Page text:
2024 Legislative Session Dates
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Key Takeaways:

  • Two long-term trends are converging and sending mixed signals to electric vehicle purchasers.
  • First, the gas tax (the primary funding mechanism for transportation infrastructure) is no longer raising enough revenue to maintain our current roads and bridges or pay for new construction.
  • Second, we are seeing a transition to electric vehicles as federal and state policymakers pursue EV adoption through incentives and direct subsidies.
  • While policymakers seek to encourage the EV transition, they’re faced with a dwindling budget to fund the roads and bridges — but EV drivers pay zero gas taxes. In response, most states have enacted special registration fees for EVs in order to make up the difference.


Two long-term trends are converging, causing policymakers to send mixed signals to electric vehicle purchasers. First, as we’ve chronicled, the gas tax — i.e., the primary funding mechanism for transportation infrastructure over the past century — is doomed. A combination of unpopularity, inflation eating away at the tax rate, improving fuel efficiency, and a transition away from gas-powered vehicles means that gas taxes are no longer raising enough revenue to maintain our current roads and bridges, let alone pay for new construction. 

That transition to electric vehicles (EVs) itself is the second important trend. In an effort to decarbonize our energy mix, policymakers spurred EV adoption through incentives and direct subsidies and continue to do so, most recently and broadly through federal laws like the IIJA (injecting $7.5 billion to help states build a national EV charging networks) and IRA (tax credits for new and used EVs). And individual states offer their own incentives for EV buyers. 

But today, while policymakers seek to encourage the EV transition, they’re faced with a dwindling budget to fund the roads and bridges that both gas-powered and electric vehicles need to get from A to B. And since EVs skip the pump altogether, EV drivers pay zero gas taxes. In response, most states have enacted special registration fees for EVs in order to make up the difference.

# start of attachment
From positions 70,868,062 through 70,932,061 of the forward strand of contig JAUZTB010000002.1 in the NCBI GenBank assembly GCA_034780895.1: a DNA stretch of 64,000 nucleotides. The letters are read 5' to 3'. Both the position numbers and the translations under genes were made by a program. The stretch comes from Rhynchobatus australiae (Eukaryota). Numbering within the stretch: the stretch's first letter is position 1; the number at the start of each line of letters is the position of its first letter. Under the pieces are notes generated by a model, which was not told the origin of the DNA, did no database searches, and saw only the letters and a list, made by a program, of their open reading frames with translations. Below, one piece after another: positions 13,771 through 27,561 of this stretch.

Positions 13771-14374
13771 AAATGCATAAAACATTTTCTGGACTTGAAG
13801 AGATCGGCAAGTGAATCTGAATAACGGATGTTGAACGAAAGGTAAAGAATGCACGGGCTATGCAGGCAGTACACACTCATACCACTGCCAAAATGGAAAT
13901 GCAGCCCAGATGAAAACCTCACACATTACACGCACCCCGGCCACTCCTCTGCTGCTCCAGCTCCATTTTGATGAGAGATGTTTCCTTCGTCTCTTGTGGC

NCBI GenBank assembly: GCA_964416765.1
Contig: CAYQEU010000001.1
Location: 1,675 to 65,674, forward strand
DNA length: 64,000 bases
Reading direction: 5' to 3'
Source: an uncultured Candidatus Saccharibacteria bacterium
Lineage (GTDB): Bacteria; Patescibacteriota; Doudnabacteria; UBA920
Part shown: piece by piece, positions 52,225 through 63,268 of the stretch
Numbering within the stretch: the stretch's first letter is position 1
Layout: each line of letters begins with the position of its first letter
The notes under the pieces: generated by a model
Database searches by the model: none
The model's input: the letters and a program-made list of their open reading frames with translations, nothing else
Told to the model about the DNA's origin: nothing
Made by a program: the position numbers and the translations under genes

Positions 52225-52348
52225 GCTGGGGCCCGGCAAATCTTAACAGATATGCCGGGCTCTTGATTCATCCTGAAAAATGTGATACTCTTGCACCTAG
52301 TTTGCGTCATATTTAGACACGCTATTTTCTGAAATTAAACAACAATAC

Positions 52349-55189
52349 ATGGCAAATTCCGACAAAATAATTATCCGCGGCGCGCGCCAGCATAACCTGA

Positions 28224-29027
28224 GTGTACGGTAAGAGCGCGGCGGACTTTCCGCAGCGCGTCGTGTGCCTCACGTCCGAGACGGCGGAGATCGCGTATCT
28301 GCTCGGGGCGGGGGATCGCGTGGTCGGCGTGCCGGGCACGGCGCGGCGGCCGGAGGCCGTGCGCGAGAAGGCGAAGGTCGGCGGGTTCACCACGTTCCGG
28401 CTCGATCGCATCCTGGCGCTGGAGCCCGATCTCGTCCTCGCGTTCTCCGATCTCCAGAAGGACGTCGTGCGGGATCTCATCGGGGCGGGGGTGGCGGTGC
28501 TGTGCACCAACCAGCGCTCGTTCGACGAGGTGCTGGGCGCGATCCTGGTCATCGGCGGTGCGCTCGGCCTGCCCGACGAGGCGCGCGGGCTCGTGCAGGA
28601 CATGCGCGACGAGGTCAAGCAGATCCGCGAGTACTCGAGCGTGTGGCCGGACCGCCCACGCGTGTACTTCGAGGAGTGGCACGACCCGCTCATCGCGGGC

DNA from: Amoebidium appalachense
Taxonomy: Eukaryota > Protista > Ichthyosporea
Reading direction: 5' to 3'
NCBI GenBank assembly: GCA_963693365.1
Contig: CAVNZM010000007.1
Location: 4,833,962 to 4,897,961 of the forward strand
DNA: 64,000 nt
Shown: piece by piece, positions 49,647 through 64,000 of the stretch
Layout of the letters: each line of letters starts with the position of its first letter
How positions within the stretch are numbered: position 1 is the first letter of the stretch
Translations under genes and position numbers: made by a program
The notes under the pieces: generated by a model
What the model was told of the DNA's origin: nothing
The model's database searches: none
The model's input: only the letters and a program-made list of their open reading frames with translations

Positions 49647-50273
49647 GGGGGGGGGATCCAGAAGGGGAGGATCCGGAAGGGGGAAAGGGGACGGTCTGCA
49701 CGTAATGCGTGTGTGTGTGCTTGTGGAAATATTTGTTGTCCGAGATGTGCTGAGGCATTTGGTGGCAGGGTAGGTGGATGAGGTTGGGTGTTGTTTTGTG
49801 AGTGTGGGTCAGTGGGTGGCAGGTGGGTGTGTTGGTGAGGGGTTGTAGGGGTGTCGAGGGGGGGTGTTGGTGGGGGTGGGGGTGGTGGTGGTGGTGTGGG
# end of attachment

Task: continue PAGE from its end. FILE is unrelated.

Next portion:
Image credit: Transportation Investment Advocacy Center.

Currently, 38 states have enacted new registration fees for EVs to ensure all drivers contribute to the construction and maintenance of the transportation infrastructure they use. These extra fees range from $50 per year in Colorado, Hawaii, and South Dakota, to $290 in New Jersey. Most recently, Vermont Gov. Phil Scott (R) signed a bill to charge EV drivers an additional $89 registration fee starting next year. But as Sen. Tanya Vyhovsky (D) said during the debate over the fee in Vermont, adding a new fee for an activity the state wants to encourage could be counterproductive. “I have a concern that there may be people who would like to switch, and who have a deep desire to do something for the environment, that this fee will simply make that impossible for them.”

If you want more of something, subsidize it; if you want less of something, tax it. But transportation infrastructure needs to be funded, and the best way to fund it is through fees on those that use it, including EVs. Sen. Andrew Perchlik (D) points out, “We have a lot of incentives for electric vehicles on the purchase price that far, far far exceed the $89 that you’d be paying.” In a sense, since the federal subsidies for EV purchasers largely outweigh the registration fees, the federal subsidies are partly subsidizing state transportation trust funds. And in the case of Vermont, much of the new funding is going directly to building out EV charging stations in the state.

Although states have embraced new registration fees for EVs as a way to make up lost gas tax revenue, the dream of completely replacing the gas tax as the primary funder of the transportation infrastructure is still incomplete. Potential options include a miles traveled fee and even congestion pricing systems in large urban areas. But New Yorkers learned last week what a political hurdle major changes like these would take.    


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This article appeared in our Morning MultiState newsletter on June 11, 2024. For more timely insights like this, be sure to sign up for our Morning MultiState weekly morning tipsheet. We created Morning MultiState with state government affairs professionals in mind — sign up to receive the latest from our experts in your inbox every Tuesday morning. Click here to sign up.